“I have to be alone very often. I’d be quite happy if I spent from Saturday night until Monday morning alone in my apartment. That’s how I refuel.”
(Audrey Hepburn: Many-Sided Charmer, LIFE Magazine, December 7, 1953)
― Audrey Hepburn
As our country—and possibly, the world—edges closer to war, I must admit that I am finding it difficult to find the words to discuss everyday matters or reflect on the past. News-induced writer’s block, so to speak. Fear of the future seems everywhere now.
I think the only thing that I can do right now is pray.
Today I pray for the security of Israel. Lord, hear my prayer.
Today I pray for the persecuted Christians in the Middle East and elsewhere. Lord, hear my prayer.
Today I pray for those who daily suffer and die in Syria and elsewhere. Lord, hear my prayer.
Today I pray for the wisdom of our leaders as they decide on entering a possible worldwide confrontation. Lord, hear my prayer.
“We’re born alone, we live alone, we die alone. Only through our love and friendship can we create the illusion for the moment that we’re not alone.” –Orson Welles
I have always had a love/hate relationship with telephones. Although they are extremely useful, I have never enjoyed using them. Indeed, my parents proved extremely lucky in that I didn’t spend hours on the phone chatting with friends. Much of my spare time was spent reading science fiction or watching the latest Star Trek: The Next Generation episode. For me, phones would be used only on an “as needed” basis, much like a distasteful medicine.
Growing up, my grandparents still had a party line. In case you’re too young to remember this bit of history, not all telephones had their own line in this particular period of time. My parents, of course, did have their own line, but my grandparents shared a phone line with others. This meant that you could pick up the telephone receiver and hear ongoing conversations between perfect strangers. To be perfectly honest, I sometimes listened in to what were usually extended gossip sessions between women, much like that portrayed in an I Love Lucy episode. While it could be frustrating if you needed to make a call, it did provide us with a quiet household, one free of the constant ringing of the phone.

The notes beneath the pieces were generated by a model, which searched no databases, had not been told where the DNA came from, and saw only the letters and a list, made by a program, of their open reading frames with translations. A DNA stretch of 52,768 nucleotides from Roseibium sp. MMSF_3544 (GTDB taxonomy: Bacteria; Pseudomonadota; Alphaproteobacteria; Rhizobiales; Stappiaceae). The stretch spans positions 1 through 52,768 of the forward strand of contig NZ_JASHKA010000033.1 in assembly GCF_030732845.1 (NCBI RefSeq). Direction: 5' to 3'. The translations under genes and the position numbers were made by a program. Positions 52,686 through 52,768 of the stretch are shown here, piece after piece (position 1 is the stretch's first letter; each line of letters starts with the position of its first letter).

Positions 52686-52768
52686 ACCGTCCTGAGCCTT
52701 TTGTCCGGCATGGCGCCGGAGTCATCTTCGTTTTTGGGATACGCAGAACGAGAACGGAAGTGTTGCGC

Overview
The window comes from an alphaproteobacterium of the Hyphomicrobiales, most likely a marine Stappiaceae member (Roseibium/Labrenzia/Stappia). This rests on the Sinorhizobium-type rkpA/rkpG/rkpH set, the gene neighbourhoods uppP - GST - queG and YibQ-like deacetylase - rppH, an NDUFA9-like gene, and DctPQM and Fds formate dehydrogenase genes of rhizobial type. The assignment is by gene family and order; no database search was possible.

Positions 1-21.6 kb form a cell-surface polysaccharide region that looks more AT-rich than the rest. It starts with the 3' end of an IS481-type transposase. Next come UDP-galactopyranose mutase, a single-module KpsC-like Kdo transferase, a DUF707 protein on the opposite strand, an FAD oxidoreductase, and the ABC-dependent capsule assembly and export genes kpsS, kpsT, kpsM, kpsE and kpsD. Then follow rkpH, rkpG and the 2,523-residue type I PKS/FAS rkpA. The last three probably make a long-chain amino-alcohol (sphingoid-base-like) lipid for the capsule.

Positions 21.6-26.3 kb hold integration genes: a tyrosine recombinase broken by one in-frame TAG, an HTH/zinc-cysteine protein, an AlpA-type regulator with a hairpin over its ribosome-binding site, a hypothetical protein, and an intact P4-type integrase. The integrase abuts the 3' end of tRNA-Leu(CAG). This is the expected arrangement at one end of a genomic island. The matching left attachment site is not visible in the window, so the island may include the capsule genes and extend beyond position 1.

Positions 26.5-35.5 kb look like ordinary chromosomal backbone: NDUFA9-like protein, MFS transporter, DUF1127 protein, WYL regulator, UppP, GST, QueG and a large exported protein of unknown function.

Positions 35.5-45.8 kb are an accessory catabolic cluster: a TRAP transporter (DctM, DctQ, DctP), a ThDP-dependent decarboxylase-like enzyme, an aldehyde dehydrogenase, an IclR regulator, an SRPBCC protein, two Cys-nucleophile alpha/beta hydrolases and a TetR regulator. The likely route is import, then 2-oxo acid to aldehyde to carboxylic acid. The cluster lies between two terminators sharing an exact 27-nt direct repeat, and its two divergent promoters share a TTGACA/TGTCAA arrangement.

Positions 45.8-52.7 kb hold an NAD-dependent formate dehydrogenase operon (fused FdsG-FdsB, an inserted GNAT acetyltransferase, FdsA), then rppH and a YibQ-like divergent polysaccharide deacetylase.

I remember too the amazing-ness of our first touch tone telephone. For those of you a little younger than I, we all had dial telephones before this. Dialing a single telephone number could take at least a minute as you maneuvered the dial around with your finger. We looked at the touch tone telephones with a sense of wonder at such an advance in technology. No dialing! Here was the zenith of the 20th century! Little did we know then that those buttons would easily enable the use of machine labyrinths by companies; once you dial their number, you never reach a living person. Just the endless transferring of your call, listening to muzak, and recordings of “Your call is very important to us.” We would soon yearn for those dialing days of yesteryear.
And now people can be on the phone all the time with their new smartphones. Even while driving, walking through a wooded park, or sitting with their honey. There seems that there is no escape from the little suckers. For those of us without a data connection, we’re just not the cool kids on the block. When they find out that I don’t have a smartphone, people will often look at me like I’ve just sprouted antennae. I suppose I’m still that young girl at heart, the one who would rather be watching Star Trek.
Phones? Bah humbug.